Appeal, No. 269, Jan. T., 1954, from judgment of Court of Common Pleas No. 7 of Philadelphia County, Sept. T., 1952, No. 1401, in case of Edward Rubin v. Milton Goldner and Louis H. Somerson, trading as Melville Storage Co. Judgment affirmed.
Jos. P. Flanagan, Jr., with him Herbert Somerson, Frederick A. VanDenbergh, Jr., and Saul, Ewing, remick & Saul, for appellants.
Richard W. Hopkins, with him Thomas Raeburn White, Jr., and White, Williams & Scott, for appellee.
Before Stearne, Jones, Bell, Chidsey, Musmanno and Arnold, JJ.
OPINION BY MR. JUSTICE MUSMANNO
The plaintiff in this case brought an action of assumpsit for the value of goods destroyed by fire in the warehouse of the defendants in which the plaintiff had deposited them for safekeeping. The jury returned a verdict of $4,373.80. The lower court, having refused motions for a new trial and for judgment n.o.v., this appeal followed.
It is not necessary to quote extensive authority for the proposition that a warehouseman who accepts the custody of goods for storage on a compensation basis is responsible monetarily to the owner if, because of lack of care on his part, those goods are lost, destroyed or damaged.*fn* The only question before us on this appeal is whether the record substantiates the verdict of the jury that the negligence of the defendants' employees caused the plaintiff's property to be destroyed by fire.
The warehouse involved was a rectangular one-story building approximately 250 feet long and 55 feet wide. The rear of the building, measuring 55 X 30 feet, was
separated from the rest of the building by a Celotex non-fire-resistent wall and was used as an auto repair shop by the defendants. On the morning of April 15, 1952, several of the defendants' employes were working in this repair shop on the gasoline tank of a truck into which some water had penetrated. The chief mechanic, Alfred J. Fiocca, decided to get to the gasoline, with the object of draining the tank, by drilling through the plug, which apparently was corroded and did not respond to a monkey wrench's pull. When sparks from the electric drill came into contact with the gasoline, the inevitable happened. Flames leaped to the roof members directly above the repair shop area, shot along the ceiling into the warehouse proper, dropped burning embers over stored and piled-up material, and precipitated a conflagration of such proportions that four alarms brought several companies of fire fighters who fought the all-engulfing blaze from 10:20 a.m., to 3:34 p.m., by which time the plaintiff's goods were reduced cinders.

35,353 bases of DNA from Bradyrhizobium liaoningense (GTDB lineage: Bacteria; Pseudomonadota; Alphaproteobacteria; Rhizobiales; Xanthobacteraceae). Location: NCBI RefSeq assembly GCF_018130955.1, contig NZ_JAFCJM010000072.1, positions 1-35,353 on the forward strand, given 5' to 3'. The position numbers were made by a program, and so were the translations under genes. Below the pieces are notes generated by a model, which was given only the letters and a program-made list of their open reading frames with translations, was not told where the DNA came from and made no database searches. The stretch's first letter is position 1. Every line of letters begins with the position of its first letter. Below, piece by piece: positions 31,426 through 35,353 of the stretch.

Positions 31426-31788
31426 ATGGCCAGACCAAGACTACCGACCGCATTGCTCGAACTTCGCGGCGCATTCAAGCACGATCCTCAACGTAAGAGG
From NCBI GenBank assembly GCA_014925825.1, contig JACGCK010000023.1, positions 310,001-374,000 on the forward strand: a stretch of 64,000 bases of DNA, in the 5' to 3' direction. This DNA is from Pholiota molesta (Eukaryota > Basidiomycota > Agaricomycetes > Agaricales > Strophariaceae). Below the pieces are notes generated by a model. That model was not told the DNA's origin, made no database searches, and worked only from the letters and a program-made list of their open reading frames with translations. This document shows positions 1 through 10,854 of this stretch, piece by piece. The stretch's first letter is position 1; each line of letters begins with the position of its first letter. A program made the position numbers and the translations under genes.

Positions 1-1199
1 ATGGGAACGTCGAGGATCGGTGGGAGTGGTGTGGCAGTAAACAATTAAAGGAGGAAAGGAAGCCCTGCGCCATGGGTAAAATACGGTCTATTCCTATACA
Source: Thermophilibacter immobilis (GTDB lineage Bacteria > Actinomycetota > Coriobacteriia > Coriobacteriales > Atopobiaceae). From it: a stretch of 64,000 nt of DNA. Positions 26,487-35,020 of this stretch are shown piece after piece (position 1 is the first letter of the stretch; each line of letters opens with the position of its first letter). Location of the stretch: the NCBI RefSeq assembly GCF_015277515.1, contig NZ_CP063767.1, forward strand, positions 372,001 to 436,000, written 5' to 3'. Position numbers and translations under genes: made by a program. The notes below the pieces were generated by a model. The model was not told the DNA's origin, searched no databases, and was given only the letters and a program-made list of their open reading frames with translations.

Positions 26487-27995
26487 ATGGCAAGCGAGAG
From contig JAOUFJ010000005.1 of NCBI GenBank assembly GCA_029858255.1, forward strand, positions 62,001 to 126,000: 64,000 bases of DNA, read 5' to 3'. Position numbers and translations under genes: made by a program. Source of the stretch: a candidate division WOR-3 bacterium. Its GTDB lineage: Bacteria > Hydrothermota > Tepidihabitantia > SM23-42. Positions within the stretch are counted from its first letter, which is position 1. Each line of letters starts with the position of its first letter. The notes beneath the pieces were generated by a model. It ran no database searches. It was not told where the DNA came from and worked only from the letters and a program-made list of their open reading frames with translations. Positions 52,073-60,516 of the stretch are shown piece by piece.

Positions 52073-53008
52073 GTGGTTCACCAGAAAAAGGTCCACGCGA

Could a jury say that it was negligence for a worker to enter into a reservoir of gasoline with a whirling electric drill, known to produce flashes of live fire? It would be trying credulity to an intolerable degree to assume that a jury could not find negligence in so imprudent an act. Sawing off the limb of a tree while sitting astride it is a comparatively safe operation when contrasted to introducing burning sparks into so inflammable and combustible a liquid as gasoline.
Nor can it be said that Fiocca, the defendant's employee, was an amateur around gasoline-driven vehicles. He had been an auto mechanic for 15 years. He admitted that he knew that what he was about to do was a "touchy job." More than that, he actually anticipated a fire. He directed a ...